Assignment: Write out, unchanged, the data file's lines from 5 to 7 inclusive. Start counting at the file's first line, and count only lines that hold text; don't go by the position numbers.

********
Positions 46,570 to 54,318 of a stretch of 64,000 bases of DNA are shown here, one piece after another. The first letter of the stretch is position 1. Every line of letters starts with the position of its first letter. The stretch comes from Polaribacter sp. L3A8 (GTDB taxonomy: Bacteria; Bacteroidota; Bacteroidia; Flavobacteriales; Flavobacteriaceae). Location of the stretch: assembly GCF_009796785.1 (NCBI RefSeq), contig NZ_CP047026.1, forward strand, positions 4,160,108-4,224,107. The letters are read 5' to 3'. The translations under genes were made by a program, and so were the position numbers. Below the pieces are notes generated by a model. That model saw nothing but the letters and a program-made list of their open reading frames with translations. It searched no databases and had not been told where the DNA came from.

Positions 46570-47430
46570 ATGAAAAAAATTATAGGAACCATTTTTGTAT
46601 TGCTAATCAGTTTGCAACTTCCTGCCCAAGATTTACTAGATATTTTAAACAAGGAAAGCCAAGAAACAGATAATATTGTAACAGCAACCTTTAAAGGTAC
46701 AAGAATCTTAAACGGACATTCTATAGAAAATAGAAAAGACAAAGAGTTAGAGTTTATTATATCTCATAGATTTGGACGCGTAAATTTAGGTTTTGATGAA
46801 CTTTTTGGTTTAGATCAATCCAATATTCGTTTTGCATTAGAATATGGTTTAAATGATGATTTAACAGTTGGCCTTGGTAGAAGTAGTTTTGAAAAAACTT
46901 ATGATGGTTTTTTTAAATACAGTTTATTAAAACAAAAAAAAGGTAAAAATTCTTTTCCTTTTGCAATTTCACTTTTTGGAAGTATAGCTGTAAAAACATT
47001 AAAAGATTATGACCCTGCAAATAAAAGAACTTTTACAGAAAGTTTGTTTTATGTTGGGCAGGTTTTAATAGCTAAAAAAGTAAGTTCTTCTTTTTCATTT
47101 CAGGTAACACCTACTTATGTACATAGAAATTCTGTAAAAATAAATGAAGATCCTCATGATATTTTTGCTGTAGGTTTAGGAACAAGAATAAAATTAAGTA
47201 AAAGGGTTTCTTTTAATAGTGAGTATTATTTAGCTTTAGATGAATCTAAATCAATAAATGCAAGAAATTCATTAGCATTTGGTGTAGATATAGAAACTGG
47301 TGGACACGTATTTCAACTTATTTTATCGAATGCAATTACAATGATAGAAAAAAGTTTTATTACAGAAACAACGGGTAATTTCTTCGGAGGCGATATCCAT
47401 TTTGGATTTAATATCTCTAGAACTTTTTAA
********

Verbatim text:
46701 AAGAATCTTAAACGGACATTCTATAGAAAATAGAAAAGACAAAGAGTTAGAGTTTATTATATCTCATAGATTTGGACGCGTAAATTTAGGTTTTGATGAA
46801 CTTTTTGGTTTAGATCAATCCAATATTCGTTTTGCATTAGAATATGGTTTAAATGATGATTTAACAGTTGGCCTTGGTAGAAGTAGTTTTGAAAAAACTT
46901 ATGATGGTTTTTTTAAATACAGTTTATTAAAACAAAAAAAAGGTAAAAATTCTTTTCCTTTTGCAATTTCACTTTTTGGAAGTATAGCTGTAAAAACATT